British tennis is often described as inherently elitist: Wimbledon has connotations of Pimms, strawberries and cream, and the quintessential English afternoon; suburban clubs across the country enforce tennis whites only rules; and it would probably be easier to infiltrate Mi6 than the ranks of the Queen’s Club membership.
Naomi Broady, who is currently ranked 88th as a women’s singles player, has fallen victim to the elitist attitude of the Lawn Tennis Association in particular. In 2007, when she was 17, the LTA suspended her after an “inappropriate” and “unprofessional” photograph of the athlete appeared on social media.
The photo showed Broady on a night out with friends, posing next to – shock, horror – a condom machine in the toilets. Broady was criticised for publicising and promoting a lifestyle of partying and drinking with LTA chief Roger Draper stating of junior players that “they’ve either got to behave like professional athletes, or go and do something else.”
At the time, Broady was national under 18 champion, ending her junior career in the best possible place. With her LTA suspension came the stripping of her £20,000 a year funding, the withdrawal of her coaching, and a ban from Roehampton.
Following the decision, Broady’s father pulled her brother Liam, then aged 12, from the LTA programme, and sold the family home to fund the siblings’ tennis careers. For Broady, this meant playing without a coach, and competing very much on a “day at a time” basis. In self-funding her career, she became reliant on winning prize money just in order to progress to more tournaments – she has argued that “it makes you fight harder on court because if you don’t fight and win, then you can’t afford the next tournament.”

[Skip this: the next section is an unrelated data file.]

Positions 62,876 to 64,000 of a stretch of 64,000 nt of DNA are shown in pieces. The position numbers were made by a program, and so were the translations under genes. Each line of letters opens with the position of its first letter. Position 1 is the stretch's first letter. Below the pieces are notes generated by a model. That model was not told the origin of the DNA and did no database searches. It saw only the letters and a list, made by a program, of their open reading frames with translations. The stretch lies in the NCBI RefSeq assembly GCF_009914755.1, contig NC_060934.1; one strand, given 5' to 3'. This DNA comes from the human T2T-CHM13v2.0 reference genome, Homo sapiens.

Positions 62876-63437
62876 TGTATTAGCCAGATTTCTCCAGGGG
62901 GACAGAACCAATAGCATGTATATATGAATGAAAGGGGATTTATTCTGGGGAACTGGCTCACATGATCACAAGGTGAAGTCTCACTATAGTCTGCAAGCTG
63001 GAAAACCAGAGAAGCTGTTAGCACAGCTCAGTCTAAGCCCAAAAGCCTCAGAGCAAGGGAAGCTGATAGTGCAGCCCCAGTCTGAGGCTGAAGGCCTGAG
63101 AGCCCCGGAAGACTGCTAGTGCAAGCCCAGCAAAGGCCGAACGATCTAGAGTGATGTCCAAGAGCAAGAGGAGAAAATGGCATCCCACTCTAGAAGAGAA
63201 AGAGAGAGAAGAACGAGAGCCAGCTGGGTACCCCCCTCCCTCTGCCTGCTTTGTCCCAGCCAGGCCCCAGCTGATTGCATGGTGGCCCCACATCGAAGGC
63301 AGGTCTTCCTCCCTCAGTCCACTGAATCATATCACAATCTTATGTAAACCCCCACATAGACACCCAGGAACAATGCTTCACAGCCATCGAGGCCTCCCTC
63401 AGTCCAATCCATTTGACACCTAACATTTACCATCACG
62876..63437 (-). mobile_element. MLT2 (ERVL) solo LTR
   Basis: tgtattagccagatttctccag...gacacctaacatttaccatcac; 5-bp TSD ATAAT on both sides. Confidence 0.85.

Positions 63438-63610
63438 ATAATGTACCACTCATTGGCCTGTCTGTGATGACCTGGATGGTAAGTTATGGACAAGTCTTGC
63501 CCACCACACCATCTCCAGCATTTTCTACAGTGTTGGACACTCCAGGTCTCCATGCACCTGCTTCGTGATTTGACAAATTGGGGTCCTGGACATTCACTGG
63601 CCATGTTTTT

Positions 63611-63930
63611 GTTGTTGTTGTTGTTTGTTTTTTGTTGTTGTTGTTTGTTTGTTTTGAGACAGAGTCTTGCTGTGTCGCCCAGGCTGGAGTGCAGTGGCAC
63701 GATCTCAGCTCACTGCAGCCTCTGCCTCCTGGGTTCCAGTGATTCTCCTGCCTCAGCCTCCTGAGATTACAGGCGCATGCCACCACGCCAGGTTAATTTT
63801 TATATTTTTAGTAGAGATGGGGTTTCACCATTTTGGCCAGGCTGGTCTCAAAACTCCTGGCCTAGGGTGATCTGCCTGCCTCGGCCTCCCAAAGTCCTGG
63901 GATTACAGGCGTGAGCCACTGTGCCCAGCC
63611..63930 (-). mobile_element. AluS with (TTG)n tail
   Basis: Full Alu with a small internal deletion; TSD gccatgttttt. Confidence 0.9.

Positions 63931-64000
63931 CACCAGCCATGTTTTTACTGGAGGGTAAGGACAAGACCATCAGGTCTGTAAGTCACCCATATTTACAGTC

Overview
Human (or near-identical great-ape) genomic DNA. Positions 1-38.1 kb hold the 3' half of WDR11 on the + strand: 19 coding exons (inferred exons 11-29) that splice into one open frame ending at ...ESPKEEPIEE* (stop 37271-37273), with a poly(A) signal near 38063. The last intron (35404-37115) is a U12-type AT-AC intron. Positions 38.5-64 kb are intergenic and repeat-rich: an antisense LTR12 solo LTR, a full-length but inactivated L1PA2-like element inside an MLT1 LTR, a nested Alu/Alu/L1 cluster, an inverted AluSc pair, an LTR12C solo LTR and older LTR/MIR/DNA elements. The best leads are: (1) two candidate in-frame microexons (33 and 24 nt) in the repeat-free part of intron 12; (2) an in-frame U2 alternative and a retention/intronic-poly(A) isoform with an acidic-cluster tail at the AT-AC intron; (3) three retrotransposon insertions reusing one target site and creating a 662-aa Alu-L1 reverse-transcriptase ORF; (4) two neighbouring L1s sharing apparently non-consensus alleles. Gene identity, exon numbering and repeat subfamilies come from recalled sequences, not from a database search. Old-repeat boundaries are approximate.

When the LTA lifted her suspension and offered to reinstate her funding, Broady refused on principle, but it is undeniable that their actions have affected her tennis career. She has spoken out against their overblown reaction to a normal teenage night out, arguing that “it didn’t happen during a tournament and it wasn’t in a training block. Tell me any 17-year old who doesn’t have a beer once in a while? If it had been affecting my tennis, then fair enough, but it wasn’t.”
Broady is right, and the uncomfortable truth is that the problem was not with her game, or her commitment to training – it was with her image. Ultimately, the LTA was embarrassed by her “vulgar” photograph, unpalatable to its members, showing one of its most promising stars failing to fit the image of blonde haired, blue eyed school girl.
Her success since has been remarkable: 2016 saw her topple the world number 16, and former number 1, Ana Ivanovic 7-5, 6-4 at the US Open, and a month later break into the world top 100. This is all the more noteworthy when you consider that she has done this without the considerable and weighty backing of the LTA afforded to her counterparts. Broady has demonstrated that she is capable of playing gutsy, world class tennis – imagine what she could have achieved with the same support as, say, Heather Watson has benefited from. Or even, in a more direct comparison, Dan Evans has.
Judy Murray has spoken out about the desperate need for widening the game, calling for more free courts to “put tennis where it has never been before.” Pat Cash, too, has slammed the LTA for not doing enough to support immensely talented young working-class players. Even Andy Murray in his early days came under fire for not having the “right image”; his failure to adhere to the clean-cut, all-whites, unfailingly charming stereotype meant that he too was criticised by many officials – it wasn’t until his glorious summer of Wimbledon victory and an Olympic gold that he was truly warmed to.
The LTA and their outdated ideals are systematically ruining the chances of potential champions. Had Murray been subjected to the same treatment as Broady, who knows whether we would still be waiting for that British number 1.